Behavioral performance—earned scores and negative feedback frequency—did not differ significantly between the levels of goal scores and was not related to subjective ratings. Thus, at least for the task in this study, differences in intrinsic motivation did not affect behavioral performance. These behavioral results suggest that even though motivation levels varied by the levels of the goals, participants were engaged in the task even if the goals were easier or harder to achieve. When considering a system that adaptively sets goal scores for each learner based on their degree of intrinsic motivation, ERP measurement is superior to measurements of behavioral performance. One might argue that the P300 results for the negative feedback were derived from differences in the behavioral performances affecting the feedback-related ERPs. However, analyses of the possible factors influencing these ERPs, such as reward magnitude, local outcome frequency, and effort magnitude, showed no significant relationship with subjective ratings, ruling out the possibility that the P300 results obtained were confounded by these behavioral factors.
The P300 effect was observed only for negative feedback. However, Fang et al. (2020) showed that P300 motivational effects were noted regardless of outcome valence, and other studies indicate that P300 is sensitive to the magnitude of the reward, not the outcome valence (Yeung and Sanfey, 2004; Sato et al., 2005). However, the sensitivity of P300 to outcome valence remains controversial and may be influenced by outcome probability (San Martín, 2012). In Fang et al. (2020)'s research, the probability of success in a task was approximately 50%. However, in the current study, the number of incorrect trials was lower than the number of correct trials. In addition, our gamified GUI application was designed to return sequential feedback immediately after the answer to a calculation was entered. This sequential feedback was similar to the oddball task, where P300 was observed for infrequent target stimuli. Thus, the frequency of negative feedback and the sequential presentation of feedback—like in the oddball task—might produce P300 in response to negative feedback.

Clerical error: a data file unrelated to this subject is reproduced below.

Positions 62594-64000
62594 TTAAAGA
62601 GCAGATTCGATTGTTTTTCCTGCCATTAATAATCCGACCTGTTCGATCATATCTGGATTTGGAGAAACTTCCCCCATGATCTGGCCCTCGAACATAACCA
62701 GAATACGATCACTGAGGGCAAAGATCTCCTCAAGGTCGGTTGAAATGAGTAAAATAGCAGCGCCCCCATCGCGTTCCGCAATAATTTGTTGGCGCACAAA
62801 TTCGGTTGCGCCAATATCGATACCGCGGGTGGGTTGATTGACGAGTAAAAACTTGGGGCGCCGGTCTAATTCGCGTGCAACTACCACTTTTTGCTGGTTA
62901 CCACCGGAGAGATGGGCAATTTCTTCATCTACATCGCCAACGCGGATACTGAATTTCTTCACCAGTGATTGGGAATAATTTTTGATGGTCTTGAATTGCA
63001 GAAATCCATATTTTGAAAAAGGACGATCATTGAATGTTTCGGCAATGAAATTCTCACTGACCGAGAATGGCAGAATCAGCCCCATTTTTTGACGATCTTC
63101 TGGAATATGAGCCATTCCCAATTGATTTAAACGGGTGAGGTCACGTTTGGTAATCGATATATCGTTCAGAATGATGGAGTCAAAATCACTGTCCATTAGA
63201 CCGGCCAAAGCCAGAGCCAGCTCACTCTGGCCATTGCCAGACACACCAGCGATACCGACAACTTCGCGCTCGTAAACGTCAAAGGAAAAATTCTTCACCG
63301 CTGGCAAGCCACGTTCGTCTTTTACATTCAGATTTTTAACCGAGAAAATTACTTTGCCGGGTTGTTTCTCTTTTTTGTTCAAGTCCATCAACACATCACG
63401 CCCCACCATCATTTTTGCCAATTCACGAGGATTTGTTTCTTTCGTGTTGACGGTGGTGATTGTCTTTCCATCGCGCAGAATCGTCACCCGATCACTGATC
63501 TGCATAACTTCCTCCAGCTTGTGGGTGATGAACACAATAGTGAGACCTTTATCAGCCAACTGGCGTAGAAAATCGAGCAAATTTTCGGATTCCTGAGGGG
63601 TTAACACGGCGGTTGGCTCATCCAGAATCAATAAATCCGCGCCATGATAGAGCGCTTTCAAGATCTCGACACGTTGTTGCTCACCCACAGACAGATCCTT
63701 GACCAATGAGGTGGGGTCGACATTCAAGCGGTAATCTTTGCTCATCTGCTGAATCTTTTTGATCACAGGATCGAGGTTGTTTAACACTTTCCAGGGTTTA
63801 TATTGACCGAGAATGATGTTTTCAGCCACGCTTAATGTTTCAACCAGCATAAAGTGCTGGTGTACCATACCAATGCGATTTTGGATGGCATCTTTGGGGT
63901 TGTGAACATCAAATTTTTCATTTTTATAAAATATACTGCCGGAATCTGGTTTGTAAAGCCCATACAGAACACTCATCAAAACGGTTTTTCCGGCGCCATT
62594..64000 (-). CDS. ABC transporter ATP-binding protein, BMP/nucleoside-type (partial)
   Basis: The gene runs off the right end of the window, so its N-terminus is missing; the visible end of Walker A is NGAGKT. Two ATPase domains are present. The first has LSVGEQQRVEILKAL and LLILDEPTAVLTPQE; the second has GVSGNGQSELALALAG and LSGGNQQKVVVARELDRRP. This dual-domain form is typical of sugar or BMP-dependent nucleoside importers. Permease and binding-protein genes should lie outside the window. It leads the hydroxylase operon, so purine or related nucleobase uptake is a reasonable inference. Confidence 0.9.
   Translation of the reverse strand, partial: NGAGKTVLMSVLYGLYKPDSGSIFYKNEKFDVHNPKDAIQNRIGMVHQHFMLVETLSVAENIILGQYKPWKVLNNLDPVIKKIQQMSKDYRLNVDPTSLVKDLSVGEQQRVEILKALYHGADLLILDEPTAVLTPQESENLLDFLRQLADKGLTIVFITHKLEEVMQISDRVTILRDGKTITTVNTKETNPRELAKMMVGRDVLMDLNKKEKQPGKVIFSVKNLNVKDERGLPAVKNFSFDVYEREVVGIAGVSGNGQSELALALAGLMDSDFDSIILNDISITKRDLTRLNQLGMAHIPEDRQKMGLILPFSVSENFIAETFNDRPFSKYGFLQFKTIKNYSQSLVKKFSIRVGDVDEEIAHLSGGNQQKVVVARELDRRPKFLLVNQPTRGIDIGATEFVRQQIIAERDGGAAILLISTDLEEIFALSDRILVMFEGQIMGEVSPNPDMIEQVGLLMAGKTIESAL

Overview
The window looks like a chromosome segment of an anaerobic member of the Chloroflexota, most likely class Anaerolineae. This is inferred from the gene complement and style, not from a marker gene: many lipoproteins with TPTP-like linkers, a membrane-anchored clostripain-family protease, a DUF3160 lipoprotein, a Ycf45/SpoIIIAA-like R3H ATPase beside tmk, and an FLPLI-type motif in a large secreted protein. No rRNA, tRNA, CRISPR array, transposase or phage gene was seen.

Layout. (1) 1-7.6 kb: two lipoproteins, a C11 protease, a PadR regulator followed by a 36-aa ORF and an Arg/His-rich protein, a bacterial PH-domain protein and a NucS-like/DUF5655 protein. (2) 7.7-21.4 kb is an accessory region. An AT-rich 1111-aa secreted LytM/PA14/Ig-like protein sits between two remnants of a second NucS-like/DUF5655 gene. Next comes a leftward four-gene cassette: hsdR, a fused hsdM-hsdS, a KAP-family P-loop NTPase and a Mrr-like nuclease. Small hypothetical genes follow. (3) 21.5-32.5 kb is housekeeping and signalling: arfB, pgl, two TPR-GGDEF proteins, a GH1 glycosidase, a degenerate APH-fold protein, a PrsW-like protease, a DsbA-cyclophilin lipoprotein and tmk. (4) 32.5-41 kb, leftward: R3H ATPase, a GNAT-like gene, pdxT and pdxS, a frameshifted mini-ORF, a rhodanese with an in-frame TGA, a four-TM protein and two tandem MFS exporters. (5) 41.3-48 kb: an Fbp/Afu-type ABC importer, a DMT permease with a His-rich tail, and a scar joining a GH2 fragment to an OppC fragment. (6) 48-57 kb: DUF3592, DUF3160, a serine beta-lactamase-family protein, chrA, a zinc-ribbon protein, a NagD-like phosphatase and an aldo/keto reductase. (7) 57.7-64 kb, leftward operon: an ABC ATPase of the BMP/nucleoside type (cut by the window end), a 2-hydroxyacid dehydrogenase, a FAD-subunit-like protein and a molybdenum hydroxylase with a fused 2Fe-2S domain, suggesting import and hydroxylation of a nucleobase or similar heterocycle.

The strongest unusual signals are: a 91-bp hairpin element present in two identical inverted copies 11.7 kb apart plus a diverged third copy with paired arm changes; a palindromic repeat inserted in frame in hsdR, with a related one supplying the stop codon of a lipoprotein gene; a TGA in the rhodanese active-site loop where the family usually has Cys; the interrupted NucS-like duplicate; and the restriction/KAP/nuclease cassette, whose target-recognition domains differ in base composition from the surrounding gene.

A limitation of this study is that we did not consider anxiety levels or history of psychiatric disorders in the study participants. Participants were healthy and had no history of neurological disease, but further information about their mental health was not gathered. Studies have shown that individuals with depression (Keren et al., 2018)—even remitted depression (Santesso et al., 2008)—and high trait anxiety (Gu et al., 2010; Takács et al., 2015) modulate the FRN. These factors might have influenced the feedback-related ERPs observed in the current study, and will be taken into account in future studies.
In conclusion, this study showed that EEG measurements during a gamified educational GUI application could reflect the modulation of intrinsic motivation by the levels of the goal scores. P300 amplitudes varied based on a preference for each level of goal score rather than the levels of goal scores. The results indicate individual differences in preference for the level of goal scores and that P300 can serve as an indicator to capture these individual differences. Using this neural indicator, it may be possible to adaptively set each learner's goal score in gamified educational applications to reinforce learners' intrinsic motivation. Setting goal scores in line with individual preferences may help improve and maintain learners' motivation when engaged in gamification educational applications.
Data availability statement
The datasets presented in this article are not readily available because part of this data cannot be shared without the participants' consent. Requests to access the datasets should be directed to YN, email@example.com.